for post 1 i need answer of of about 150 to 200 words and for post 2 have to read the cases and then i need only question#4 and it should also be only 150 to 200 words
REGIONAL HEALTH INFORMATION ORGANIZATIONS (RHIOs): DISRUPTIVE TECHNOLOGY OR BUSINESS AS USUAL?
HIT provides an opportunity for insights into why and how the health industry remains so far behind others in the adoption of new information technologies, despite leadership and motivation for change. Entrepreneurial vendors abound. Influential politicians and professionals call for change, and the public wants it; however, this potentially disruptive set of innovations continues to sputter and lurch forward, often threatening to stall. This case contrasts two approaches to community-wide health information and communication networks.
_ The first approach is the Whatcom Health Information Network (HINET), a grassroots, community-based, community-initiated, distributed model that links physician practices, the local hospital, and other providers of health-related services. This network dates to the early 1990s.
_ The other approach is the NHIN—the federal government’s recent attempt to exert market-oriented technological leadership, including the encouragement of demonstration projects of RHIOs. This national strategy seems to favor a more top-down, centralized model and has tended to emphasize extending the reach of complex, large-scale, dedicated systems used by large hospitals and integrated health care systems.
These two approaches are not mutually exclusive and, indeed, have significant overlap. Much of the value of the Whatcom Health Information Network stems from the fact that it gives providers online access to EMRs stored at the local hospital. HINET is an example of a RHIO, and the federal NHIN strategy is designed to support RHIOs. Community networks similar to HINET participate in the four teams the Office of the National Coordinator for Health Information Technology (ONCHIT) assembled to develop regional models that might serves as models for a national system.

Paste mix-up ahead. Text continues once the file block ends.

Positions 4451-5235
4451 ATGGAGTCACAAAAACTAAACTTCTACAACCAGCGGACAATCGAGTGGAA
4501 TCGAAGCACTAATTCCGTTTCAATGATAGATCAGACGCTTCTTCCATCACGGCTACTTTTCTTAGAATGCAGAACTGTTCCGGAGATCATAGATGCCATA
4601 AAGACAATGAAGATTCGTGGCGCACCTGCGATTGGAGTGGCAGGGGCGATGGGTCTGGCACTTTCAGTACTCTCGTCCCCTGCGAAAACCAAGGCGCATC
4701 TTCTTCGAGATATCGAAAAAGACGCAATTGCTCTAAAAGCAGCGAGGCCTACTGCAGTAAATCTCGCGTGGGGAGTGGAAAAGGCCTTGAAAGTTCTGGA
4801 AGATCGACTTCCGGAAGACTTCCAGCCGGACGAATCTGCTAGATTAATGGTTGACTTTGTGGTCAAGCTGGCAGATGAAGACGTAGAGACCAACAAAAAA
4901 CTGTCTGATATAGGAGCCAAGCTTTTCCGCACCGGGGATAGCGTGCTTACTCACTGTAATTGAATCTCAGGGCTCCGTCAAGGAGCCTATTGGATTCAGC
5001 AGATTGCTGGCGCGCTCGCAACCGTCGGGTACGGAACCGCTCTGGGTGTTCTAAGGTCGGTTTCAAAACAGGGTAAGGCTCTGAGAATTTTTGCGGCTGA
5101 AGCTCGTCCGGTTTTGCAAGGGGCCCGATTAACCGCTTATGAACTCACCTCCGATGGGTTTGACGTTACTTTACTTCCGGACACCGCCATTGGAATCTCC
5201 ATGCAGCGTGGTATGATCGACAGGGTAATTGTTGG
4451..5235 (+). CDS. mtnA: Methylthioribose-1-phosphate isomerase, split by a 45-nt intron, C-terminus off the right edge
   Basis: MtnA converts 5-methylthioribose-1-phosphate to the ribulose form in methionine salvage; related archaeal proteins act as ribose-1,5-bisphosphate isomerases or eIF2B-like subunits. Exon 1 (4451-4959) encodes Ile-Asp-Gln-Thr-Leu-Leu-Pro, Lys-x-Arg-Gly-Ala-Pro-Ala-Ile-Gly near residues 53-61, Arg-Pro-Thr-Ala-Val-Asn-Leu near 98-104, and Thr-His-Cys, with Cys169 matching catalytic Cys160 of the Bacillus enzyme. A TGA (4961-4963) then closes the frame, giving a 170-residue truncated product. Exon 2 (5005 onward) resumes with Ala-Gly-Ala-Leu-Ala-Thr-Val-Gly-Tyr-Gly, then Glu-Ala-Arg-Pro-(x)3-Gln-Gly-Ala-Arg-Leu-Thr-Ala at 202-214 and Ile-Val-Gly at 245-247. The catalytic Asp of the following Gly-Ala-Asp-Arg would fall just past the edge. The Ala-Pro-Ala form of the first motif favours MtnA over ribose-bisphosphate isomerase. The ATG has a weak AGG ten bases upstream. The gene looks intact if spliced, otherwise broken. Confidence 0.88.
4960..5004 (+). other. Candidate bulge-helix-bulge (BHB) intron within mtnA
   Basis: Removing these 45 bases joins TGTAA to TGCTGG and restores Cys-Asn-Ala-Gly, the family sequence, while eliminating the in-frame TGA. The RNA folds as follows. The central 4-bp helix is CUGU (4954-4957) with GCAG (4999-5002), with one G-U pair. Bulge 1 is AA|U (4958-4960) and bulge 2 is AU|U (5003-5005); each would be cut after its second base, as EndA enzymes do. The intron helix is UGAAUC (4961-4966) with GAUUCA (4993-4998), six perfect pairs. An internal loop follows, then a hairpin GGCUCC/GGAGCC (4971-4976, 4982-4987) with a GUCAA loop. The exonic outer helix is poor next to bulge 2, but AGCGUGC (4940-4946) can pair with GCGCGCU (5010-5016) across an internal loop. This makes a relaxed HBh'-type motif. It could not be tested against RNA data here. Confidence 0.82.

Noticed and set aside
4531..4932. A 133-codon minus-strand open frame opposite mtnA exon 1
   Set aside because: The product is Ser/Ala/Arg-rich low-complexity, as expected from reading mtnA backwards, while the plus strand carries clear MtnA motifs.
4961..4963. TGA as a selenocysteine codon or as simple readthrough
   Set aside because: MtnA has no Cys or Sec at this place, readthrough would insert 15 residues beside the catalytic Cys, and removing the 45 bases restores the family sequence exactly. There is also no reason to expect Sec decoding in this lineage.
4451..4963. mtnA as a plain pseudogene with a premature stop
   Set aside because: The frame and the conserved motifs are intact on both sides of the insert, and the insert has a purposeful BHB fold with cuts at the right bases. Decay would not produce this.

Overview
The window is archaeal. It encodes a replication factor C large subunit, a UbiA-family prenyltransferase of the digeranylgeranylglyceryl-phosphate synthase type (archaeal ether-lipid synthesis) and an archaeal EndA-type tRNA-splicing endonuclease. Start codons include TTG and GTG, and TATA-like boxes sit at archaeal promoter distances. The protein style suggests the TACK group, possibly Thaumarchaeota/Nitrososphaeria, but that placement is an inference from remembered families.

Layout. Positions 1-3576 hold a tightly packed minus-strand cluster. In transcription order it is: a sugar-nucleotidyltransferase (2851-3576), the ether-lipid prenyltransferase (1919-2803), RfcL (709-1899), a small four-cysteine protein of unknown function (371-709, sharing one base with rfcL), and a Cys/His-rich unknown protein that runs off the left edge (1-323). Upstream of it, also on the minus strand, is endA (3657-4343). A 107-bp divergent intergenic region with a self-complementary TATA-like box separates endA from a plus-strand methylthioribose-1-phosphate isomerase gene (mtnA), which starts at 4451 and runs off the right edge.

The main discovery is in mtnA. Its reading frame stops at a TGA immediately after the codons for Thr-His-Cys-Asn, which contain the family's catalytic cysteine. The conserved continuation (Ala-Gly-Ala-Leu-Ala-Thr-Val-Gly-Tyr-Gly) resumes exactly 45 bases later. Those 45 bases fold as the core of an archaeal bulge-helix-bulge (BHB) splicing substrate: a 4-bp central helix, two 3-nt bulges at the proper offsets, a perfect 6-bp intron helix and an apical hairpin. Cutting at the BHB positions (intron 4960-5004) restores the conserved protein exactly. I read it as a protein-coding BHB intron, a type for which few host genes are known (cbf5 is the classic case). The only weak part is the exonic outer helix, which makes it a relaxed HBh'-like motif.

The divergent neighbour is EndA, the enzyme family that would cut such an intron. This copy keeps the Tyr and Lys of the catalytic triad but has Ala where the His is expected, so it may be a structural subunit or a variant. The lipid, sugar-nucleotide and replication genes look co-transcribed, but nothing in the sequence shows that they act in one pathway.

The approaches are, nonetheless, different in several ways. One attempts to deploy emerging products from a wide set of vendors in a manner that is responsive to the capacity and cost requirements of smaller practices and the local community. The other represents an attempt to speed up the agonizingly slow and often disappointing development process for large-scale technologies first attempted with time-shared systems in the late 1960s.
DEFINITION OF TERMS
Narrowly defined, a HIN is a web of hardware (desktop computers, imagers, wires, fiber optic cables, servers, etc.) and basic communications software that allows the exchange of documents (e-mails, image files, database records, and other items) between providers, but the term can also encompass the software (databases and other programs) that allow for maintenance of EMRs, also called EHRs.
The highest form of HIN is achieved when EMR programs are compatible, can contribute to personal health records that are accessible to or controlled by consumers, allow for CPOE, and are able to exchange patient information across a network or through other media.